Many accuse me of being overly harsh or too hard on the positive-only fraternity. They would be right, however my focus is only on the extremist or fanatics within this demographic. They treat their philosophy more like a religious cult, and anybody that isn't in total agreement with them are the enemy that need to be destroyed at all costs, and by whatever means possible, whether it be by personal attacks on a persons character, or publishing false and misleading information to push their religious like views.  I would place trainers such as Victoria Stillwell and Zak George, and most of their devoted diehard followers within this group. There are of course many others.

I have found it is extremely rare for those trainers that have a more open mind and philosophy on dog training and dog rehabilitation to have a need to push a personal agenda, via personal attacks or by publishing misleading information, as their high success rate is self evident for anyone to see. I do not attack a persons character, I voice my concerns over misleading information they publish, and answer back to personal attacks. I have been personally accused of abusing dogs, by kicking them, beating them, placing prong collars on young puppies of 10 weeks of age ,and the list goes on. None of these accusations are true of course, but these groups can say what they like to push their agenda, they have no morals. They have reported me to the RSPCA, making false claims, and not once have I ever been investigated for animal cruelty. Do you think I'd still be in business after 36 years if I didn't have a clean slate.. but yet the accusations keep coming.... There would not be one balanced trainer on the planet that has not been accused of dog abuse by these groups, that deserved these outlandish and false claims.

So yes, I voice my opinions, as if I didn't dog owners would have no opposing views to help them decide the best course of action for their dog. I am not the only balanced trainer that is working hard at dispelling all the myths about dog training and rehabilitation methods, and equipment used. There is a ground swell of trainers that believe enough is enough. If we didn't stand up to these fanatics, and become the voice of reason then dog owners would have no choice but to believe all the false and misleading information being displayed and published all over social media, and the media at large. Many within these groups will even terrorise dog owners in public to push their agenda.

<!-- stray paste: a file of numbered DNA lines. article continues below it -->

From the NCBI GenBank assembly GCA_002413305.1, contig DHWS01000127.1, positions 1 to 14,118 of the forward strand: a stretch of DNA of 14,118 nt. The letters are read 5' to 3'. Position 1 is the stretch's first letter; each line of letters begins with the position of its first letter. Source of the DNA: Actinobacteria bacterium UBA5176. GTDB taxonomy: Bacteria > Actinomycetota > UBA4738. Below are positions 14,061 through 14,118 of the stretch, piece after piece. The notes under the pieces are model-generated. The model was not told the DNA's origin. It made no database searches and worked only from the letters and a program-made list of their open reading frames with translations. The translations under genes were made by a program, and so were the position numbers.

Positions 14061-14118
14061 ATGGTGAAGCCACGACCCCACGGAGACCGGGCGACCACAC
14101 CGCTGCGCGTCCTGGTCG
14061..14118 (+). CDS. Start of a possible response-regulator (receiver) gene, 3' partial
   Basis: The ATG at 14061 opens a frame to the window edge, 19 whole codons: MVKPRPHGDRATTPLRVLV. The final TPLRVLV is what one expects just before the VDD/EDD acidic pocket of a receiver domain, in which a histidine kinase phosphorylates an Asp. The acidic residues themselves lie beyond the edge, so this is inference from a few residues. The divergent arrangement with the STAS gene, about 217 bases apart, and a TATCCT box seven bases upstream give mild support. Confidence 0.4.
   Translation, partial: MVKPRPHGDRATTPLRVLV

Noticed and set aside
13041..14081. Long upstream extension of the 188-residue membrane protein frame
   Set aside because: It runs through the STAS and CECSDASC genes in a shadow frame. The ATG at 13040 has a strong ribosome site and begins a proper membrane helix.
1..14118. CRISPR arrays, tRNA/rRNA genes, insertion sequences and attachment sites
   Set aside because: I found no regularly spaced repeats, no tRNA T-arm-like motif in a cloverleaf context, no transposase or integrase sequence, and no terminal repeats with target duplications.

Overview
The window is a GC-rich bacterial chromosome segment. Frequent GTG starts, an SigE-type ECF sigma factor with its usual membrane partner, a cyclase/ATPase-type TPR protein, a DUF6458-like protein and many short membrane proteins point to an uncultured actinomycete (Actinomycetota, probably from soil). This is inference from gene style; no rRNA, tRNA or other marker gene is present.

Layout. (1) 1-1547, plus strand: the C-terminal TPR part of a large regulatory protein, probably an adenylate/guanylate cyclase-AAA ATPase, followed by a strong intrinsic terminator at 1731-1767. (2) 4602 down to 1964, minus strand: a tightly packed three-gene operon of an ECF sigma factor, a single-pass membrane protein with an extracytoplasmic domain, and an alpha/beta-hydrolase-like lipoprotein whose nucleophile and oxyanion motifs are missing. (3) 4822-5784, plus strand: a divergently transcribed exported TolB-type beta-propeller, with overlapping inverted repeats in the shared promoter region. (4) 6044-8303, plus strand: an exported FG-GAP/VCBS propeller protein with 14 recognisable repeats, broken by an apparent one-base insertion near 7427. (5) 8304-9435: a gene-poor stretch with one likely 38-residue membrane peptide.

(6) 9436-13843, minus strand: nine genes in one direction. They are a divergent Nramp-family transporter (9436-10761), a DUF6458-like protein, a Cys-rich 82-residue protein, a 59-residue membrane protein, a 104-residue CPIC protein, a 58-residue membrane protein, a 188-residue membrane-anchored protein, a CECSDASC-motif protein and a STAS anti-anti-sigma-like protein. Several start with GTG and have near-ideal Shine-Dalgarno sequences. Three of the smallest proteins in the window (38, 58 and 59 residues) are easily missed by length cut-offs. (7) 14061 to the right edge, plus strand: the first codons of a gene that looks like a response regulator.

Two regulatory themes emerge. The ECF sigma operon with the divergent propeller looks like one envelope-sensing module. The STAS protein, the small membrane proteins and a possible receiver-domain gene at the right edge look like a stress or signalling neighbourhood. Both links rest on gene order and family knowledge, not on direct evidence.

Use the method that best helps your dog

I have no issue with dog owners trying any method that they feel is helping their dog, whether that be positive only, force free, or a more balanced approach. All I ask is always consider your dogs overall well being first and foremost, and don't just jump in to administering these psychotropic drugs because a Vet Behaviourist recommends them. Most recommend them to nearly all their clients, as they honestly have no other way of helping dogs, as their methodology is so limited in its ability to deal with so many behavioural issues. The majority honestly lack the experience and expertise, due to a complete lack of years of hands-on experience in the real world. They focus more on masking behaviours and  management, than actually helping dogs naturally to overcome their behavioural issues. They convince dog owners with dog behavioural issues that the dog has a chemical imbalance, and medicating is the only course of action to take.. Issues such as anxiety and the coping behaviours has become a sickness that needs medicating, rather than an adjustment of the dogs behaviours through more natural means.

You decide whats best for your dog.. Remember, no Vet truly understands how these drugs are actually affecting those dogs they prescribe them too. . Unlike humans, dogs have no way of voicing their concerns, and how the drugs are affecting them. Humans can have drugs discontinued or adjusted, because they can express how they are making them feel..Dogs can't. Just because the drug masks your dogs unwanted behaviours and 'looks' happier, is not a true indication of the drugs overall affects.

An ounce of prevention is worth a pound of cure